Well, we were only here about a week when we had to take advantage of Japan's nationalized health care. Thank goodness we signed up right away. As soon as we were in the system for the gaijin cards (or alien registration cards) I went back to get a health insurance card (basically the day after we submitted our paperwork). It costs money, but they bill you later so we did nothing up front. What I got was a little booklet with all of our names on it along with a health insurance number. As an added bonus, you can use the health insurance card as ID in many cases and can use it to get a cell phone if you pay your bill with a credit card. Much better than waiting a month for a gaijin card.
After getting the card (they make them while you wait) I went up to the third floor in the ward office and signed up for a special childrens program that will reimburse you if you spend over Y3000 a month in hospital fees and limits the cost per visit for children under 3 to only Y200.
Anyway, only a few days later J cut her finger with a knife as she tried to cut a grapefruit- she is so independent. So, what to do...barely here a week, still nowhere near settled. It wasn't quite enough to call an ambulance, but too much to ride bikes. I was lucky, I called a friend with a car, who called ahead to the nearest hospital. If you speak Japanese, it is nice to call ahead, but not necessary.
For others in this situation, call a cab. As soon as you have a place, memorize your address and how to explain where you are to a cab driver. Have cab numbers handy along with the other emergency numbers (110 and 119), your own phone number and address. Also figure out where the nearest hospitals are and which have emergency rooms. Several hospitals also have English speaking staff- look at the Kyoto International Center website for lists.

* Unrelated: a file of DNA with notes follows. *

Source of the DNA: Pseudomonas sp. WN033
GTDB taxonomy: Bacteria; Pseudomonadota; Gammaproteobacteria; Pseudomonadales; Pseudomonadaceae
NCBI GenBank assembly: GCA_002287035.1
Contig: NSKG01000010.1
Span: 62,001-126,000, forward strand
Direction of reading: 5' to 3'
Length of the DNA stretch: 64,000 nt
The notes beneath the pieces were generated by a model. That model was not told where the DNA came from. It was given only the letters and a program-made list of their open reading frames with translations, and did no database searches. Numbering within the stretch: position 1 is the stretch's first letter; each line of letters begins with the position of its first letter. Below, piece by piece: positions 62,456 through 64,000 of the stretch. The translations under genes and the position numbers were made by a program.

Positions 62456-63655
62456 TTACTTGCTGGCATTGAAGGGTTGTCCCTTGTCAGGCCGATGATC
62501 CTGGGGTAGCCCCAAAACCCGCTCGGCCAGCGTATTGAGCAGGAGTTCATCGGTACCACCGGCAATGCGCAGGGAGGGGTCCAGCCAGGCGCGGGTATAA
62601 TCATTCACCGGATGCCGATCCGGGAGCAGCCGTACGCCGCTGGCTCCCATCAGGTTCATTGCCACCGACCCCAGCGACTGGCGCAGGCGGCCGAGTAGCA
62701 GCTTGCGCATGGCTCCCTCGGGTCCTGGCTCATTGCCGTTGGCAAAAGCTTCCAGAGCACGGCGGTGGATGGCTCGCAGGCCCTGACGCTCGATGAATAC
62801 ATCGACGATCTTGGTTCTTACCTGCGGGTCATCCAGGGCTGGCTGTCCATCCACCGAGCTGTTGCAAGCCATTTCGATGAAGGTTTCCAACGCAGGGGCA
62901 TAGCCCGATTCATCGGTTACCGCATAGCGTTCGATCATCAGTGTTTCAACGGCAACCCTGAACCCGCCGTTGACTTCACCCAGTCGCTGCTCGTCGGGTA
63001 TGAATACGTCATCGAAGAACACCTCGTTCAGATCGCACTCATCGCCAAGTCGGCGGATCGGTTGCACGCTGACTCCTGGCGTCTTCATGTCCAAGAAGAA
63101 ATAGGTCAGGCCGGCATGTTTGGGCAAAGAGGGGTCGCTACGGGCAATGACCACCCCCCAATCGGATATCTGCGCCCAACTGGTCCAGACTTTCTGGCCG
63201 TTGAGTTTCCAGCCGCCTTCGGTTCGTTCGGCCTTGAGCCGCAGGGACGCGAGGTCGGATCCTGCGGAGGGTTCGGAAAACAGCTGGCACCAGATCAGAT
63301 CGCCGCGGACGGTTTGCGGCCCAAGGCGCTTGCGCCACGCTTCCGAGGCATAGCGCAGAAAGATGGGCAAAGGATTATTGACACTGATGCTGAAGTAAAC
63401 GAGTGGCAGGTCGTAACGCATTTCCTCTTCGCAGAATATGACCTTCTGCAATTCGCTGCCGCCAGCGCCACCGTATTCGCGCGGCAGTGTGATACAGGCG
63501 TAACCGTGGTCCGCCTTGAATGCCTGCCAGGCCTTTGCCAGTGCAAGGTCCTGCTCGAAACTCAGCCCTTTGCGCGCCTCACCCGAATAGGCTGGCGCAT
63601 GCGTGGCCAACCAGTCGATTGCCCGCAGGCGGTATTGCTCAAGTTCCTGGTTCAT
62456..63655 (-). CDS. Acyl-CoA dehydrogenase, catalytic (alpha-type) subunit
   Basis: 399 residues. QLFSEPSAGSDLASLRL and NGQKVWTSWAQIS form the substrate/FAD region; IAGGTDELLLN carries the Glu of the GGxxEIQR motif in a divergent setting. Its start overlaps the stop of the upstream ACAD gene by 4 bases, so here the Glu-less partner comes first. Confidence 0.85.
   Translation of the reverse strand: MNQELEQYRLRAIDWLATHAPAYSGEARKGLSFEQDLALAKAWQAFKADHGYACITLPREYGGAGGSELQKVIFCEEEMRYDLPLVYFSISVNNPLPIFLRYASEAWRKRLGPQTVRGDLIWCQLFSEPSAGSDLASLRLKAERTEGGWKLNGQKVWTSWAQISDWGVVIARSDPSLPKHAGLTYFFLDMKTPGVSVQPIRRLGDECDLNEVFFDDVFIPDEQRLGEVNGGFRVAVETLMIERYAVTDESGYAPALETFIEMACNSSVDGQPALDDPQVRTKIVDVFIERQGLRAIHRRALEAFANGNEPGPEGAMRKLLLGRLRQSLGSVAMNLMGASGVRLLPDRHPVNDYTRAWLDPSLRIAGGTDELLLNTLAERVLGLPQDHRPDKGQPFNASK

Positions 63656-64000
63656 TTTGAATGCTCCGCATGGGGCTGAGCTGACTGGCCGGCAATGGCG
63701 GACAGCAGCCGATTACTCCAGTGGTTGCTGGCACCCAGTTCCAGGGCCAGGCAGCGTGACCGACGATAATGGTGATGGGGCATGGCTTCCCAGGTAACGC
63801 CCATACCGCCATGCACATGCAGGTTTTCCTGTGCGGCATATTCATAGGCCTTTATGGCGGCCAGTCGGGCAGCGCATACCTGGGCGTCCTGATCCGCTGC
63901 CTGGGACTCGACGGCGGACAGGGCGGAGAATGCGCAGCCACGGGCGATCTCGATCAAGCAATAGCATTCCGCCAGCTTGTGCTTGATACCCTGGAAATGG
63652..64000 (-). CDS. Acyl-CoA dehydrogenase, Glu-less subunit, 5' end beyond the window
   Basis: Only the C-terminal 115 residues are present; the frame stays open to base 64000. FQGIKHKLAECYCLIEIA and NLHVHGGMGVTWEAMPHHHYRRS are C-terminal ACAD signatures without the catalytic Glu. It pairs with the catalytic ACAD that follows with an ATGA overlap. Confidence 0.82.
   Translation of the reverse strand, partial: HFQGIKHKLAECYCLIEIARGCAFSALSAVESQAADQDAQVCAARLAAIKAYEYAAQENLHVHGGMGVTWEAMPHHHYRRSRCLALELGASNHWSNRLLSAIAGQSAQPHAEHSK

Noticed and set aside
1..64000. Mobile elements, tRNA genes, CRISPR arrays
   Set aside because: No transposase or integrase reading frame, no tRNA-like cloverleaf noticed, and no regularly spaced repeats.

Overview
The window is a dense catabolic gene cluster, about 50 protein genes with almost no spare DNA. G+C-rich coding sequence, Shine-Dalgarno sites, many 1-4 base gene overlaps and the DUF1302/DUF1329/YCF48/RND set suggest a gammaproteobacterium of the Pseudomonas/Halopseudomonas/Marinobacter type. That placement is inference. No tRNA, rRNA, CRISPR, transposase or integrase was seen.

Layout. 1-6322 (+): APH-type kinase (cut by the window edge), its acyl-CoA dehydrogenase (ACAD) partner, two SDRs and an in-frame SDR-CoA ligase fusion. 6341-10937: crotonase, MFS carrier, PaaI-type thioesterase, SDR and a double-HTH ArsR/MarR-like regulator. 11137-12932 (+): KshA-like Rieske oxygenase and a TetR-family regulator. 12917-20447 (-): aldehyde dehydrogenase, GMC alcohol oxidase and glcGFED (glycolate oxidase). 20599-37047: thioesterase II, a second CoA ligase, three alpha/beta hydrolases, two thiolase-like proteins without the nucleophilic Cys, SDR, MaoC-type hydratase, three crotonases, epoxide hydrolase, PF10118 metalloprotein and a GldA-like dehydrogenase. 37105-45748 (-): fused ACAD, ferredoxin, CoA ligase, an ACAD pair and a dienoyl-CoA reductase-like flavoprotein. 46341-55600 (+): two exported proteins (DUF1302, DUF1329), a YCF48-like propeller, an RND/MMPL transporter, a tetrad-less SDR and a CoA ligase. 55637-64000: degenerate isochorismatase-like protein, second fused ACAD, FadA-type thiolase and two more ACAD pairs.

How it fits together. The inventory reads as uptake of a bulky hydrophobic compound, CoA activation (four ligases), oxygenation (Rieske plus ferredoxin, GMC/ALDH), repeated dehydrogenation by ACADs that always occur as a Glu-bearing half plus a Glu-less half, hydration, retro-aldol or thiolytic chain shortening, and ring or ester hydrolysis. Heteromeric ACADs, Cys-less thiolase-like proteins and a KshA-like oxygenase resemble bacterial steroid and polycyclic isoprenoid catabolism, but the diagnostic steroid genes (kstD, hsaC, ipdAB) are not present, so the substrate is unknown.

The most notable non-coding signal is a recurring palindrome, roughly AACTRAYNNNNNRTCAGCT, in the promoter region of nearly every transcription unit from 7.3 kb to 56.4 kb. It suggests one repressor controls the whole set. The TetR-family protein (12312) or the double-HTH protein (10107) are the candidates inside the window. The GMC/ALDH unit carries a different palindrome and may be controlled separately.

Once you are in a hospital you need to show your insurance card and fill out forms. They make a hospital card for you to use in subsequent visits. In our case we got a referral to another bigger hospital (in case there was nerve or tendon damage- thankfully there wasn't). There we had to fill out more paper work and she got about 10 stitches - not fun. When we went back to the hospital for a checkup, we had to make another card for the new hospital because we were there too late to make one the day before. Anyway, once we got the card we could go to the automatic check in machine to check in, go right to the waiting room for the doctor we needed and when we were done we took the paperwork to the checkout desk where we would wait for our number to appear on the screen at which point we would be able to pay at the automatic payment machines. Now this was the case both at the Prefectural Medical School hospital on Kawaramachi just south of Imadegawa and the Second Red Cross hospital near the prefectural office west of the Imperial Palace and just north from Marutamachi.
A word of warning, both of these hospitals will charge you extra if you go there without a referral. For the Prefectural Medical School hospital it is only about Y1500, but for the Red Cross hospital it was over Y5000!!! We did have great luck with an English speaking internal medicine specialist at the Red Cross hospital though. Also- NOTHING is in English, so if you don't speak Japanese go to the front desk and they will probably try to help you through the sometimes labyrinthine process. Anyway, I hope you, dear readers, will not need this information, but it is good to know just in case.